The Responsibility of the Professional Society for Scientific Communications [Editorial], 1968
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The American Journal of Cardiology Official Journal of the American College of Cardiology Tenth Anniversary Issue Abstracts of Papers Annual Meeting, San Francisco February 28 to March 3, 1968 A PUBLICATION OF THE Yorke MEDICAL GROUP JANUARY 1968

Page  2 The Responsibility of the Professional Society for Scientific Communications If scientific communication is to remain effective, professional societies must continue to assume responsibility for improving the scientific record and establishing new mechanisms for its dissemination. Although responsibility for improving the technics of information transfer is not borne solely by the professional society-academic institutions, government, industry and the research library all share that burden-the professional society has a central role in scientific communication as a matter of both historical fact and present necessity. Since the Royal Society (of London) published Philosophical Transactions in the seventeenth century, nearly all newly formed professional societies have engaged in publishing reports of scientific investigation as an essential part of their activities. However, as De Solla Price has pointed out, the scientific journal was not invented to publish new scientific findings exclusively; it was intended, rather, to monitor and digest learned publications and letters that were too numerous for one person to keep abreast of during his daily work. The rising tide of scientific publications has resulted in the birth of more than 40,000 scientific journals with little or no concurrent growth of the critical editorial and review processes necessary to assure that only high quality, significant new information be printed for wide distribution. Unfortunately, the honorable profession of medical editing with few exceptions (such as Lancet and The New England Journal of Medicine) has been delegated to distinguished, but often overworked, active scientists who assume their editing and review roles on an additional duty (part-time) basis. Although most part-time editors in fact labor vigorously, many are pleased to be relieved after a relatively short tenure. The American Journal of Cardiology has been blessed with the sustained editorial leadership of Dr. Simon Dack for the decade since the publication of its inaugural issue in January 1958. The format of the original issue has been followed much unchanged since that time, providing the readership with a thoughtful editorial, new clinical studies, experimental reports, an occasional critical review, historical milestones, and important news and announcements. As stated in Dr. Dack's first editorial, The American Journal of Cardiology was started to carry out two important functions: to provide postgraduate education and a forum for dissemination of ideas and knowledge in cardiology. It has fulfilled these objectives, but, like other scientific journals, it must still seek new methods of information transfer. The cycle of analysis and synthesis underlies the advancement of all scientific knowledge. Today, as the flood of research reports in biomedicine approaches a quarter of a million a year, we particularly need to reinforce those scientific communication functions which serve to select, evaluate and relate these reports critically, and to provide for the community at large syntheses of the new knowledge so proliferating. The determination of salients of the frontier requiring such treatment is a responsibility of professional editors who are uniquely qualified to monitor and assess developments in a specialty field. Today's emphasis on continuing medical education makes it all the more important that the original purposes of the College be served by providing "comprehensive and provocative reviews of subjects of current interest" as originally promised by Dr. Dack. My concern today is related to the infrequent appearance of true review articles such as appeared in the Journal's early issues and their replacement by more narrow technical subject reports, which, in my view, do not serve the unique purposes for which the Journal was established. These purposes are more relevant to the medical practitioner than ever before in the history of medicine. There can be little doubt that medical reviews form an important and increasing part of general background reading by the medical investigator, clinician and educator. Greater emphasis on this form in journals would help significantly to improve the journal as a device for scientific communication. To state it another way, I hope the Journal will return to its original philosophy of reporting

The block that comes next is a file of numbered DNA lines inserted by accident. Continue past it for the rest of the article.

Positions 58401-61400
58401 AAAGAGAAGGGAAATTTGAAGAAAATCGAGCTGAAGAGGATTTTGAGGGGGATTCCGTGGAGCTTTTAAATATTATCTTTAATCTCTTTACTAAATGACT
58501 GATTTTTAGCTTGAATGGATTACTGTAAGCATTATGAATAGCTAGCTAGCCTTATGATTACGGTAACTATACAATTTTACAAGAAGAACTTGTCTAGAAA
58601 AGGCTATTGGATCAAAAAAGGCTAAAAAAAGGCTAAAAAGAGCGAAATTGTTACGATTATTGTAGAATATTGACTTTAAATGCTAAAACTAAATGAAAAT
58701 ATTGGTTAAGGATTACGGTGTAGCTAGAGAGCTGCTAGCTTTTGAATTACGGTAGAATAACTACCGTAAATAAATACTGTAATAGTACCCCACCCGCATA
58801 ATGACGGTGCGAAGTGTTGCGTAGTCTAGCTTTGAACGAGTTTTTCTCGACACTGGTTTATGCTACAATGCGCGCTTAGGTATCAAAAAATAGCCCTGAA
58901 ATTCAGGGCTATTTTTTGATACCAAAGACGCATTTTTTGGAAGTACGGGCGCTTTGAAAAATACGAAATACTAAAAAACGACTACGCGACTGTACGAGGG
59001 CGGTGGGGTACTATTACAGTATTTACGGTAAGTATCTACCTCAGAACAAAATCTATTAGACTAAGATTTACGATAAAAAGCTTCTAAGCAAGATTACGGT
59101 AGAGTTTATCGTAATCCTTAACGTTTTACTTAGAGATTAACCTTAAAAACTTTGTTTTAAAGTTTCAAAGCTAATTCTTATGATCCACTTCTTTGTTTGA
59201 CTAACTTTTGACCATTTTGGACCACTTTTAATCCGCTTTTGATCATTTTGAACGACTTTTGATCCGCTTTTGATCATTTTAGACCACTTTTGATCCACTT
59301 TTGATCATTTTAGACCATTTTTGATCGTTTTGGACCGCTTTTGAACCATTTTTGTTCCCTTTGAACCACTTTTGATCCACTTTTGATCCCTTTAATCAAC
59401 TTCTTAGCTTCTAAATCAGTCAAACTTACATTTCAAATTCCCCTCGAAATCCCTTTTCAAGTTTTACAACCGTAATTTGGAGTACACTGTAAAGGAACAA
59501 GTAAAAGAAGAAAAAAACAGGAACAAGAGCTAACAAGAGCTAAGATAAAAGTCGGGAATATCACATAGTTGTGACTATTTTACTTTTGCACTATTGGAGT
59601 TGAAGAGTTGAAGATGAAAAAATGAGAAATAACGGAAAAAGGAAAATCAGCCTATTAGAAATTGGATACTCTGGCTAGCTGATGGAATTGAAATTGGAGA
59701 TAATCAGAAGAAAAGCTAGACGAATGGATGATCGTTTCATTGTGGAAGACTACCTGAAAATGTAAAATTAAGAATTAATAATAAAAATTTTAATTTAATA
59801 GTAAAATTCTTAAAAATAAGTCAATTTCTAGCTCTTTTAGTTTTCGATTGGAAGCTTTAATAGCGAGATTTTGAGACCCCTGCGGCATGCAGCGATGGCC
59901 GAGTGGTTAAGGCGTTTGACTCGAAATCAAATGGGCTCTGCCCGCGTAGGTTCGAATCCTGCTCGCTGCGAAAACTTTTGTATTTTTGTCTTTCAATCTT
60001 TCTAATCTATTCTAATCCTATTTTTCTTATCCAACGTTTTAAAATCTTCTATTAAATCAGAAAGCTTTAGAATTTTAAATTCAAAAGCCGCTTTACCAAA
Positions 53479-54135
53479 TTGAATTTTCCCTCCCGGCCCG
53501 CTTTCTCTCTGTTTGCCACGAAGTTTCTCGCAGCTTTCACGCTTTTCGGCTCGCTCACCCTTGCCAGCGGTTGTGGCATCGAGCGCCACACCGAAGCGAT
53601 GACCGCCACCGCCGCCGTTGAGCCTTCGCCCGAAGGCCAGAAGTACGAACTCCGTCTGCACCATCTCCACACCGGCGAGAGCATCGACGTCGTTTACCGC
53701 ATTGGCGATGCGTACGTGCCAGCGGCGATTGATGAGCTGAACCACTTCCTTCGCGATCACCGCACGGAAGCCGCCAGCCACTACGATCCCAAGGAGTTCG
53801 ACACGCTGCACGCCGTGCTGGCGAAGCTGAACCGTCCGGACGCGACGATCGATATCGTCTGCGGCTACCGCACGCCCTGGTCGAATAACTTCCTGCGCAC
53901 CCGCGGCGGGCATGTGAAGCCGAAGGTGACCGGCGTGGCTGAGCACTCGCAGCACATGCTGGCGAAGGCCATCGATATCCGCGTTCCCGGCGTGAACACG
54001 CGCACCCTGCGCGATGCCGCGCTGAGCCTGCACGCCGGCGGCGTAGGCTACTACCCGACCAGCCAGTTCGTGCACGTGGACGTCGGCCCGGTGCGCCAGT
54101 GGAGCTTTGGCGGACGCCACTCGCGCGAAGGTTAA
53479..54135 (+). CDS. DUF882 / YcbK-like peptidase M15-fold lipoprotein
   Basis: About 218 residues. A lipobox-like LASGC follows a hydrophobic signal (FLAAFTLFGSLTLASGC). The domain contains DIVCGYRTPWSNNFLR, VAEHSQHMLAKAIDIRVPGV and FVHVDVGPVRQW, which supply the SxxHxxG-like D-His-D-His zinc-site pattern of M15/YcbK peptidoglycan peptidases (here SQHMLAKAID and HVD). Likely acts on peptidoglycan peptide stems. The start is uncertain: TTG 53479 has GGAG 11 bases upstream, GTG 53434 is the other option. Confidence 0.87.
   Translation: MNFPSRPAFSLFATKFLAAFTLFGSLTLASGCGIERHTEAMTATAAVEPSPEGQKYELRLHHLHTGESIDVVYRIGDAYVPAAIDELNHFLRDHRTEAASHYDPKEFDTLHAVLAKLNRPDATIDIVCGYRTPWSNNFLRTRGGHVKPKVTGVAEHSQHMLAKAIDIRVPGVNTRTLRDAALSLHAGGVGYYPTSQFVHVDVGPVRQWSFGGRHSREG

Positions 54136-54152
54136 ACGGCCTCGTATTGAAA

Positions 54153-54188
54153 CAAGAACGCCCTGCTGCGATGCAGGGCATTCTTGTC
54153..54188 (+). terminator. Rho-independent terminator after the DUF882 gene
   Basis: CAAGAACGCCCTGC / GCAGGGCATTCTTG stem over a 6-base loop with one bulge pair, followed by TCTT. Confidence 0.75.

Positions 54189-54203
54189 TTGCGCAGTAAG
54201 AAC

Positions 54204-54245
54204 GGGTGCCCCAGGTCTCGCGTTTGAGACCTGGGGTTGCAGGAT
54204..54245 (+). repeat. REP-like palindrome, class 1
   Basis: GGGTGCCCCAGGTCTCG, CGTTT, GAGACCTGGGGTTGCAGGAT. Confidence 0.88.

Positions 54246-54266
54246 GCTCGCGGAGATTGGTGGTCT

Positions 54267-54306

Page  3 "what's new in cardiology" and add for the practitioner "what you need to know about cardiology." There is a clear need for professional correlation and evaluation of published materials if they are to be of maximal use to the practitioner. The physician is in danger of being overwhelmed by the information he has helped to create; the professional society must come to his aid. Such a goal would re-establish the Journal in a mode that would reflect the original concepts of the Royal Society and serve the needs of contemporary medicine as well. Throughout the history of the Journal the attention to high quality publication has never faltered. The College and its Editorial Board should be very proud of its contribution to information transfer through this medium. A return to its original purposes will, in my view, assure its continued success for decades to come. MARTIN M. CUMMINGS, M.D. Director National Library of Medicine THE SEVENTEENTH ANNUAL SCIENTIFIC MEETING of the AMERICAN COLLEGE OF CARDIOLOGY will be in session at the San Francisco Hilton Hotel San Francisco, California February 28 to March 3, 1968 Complete information begins on page 122, this issue.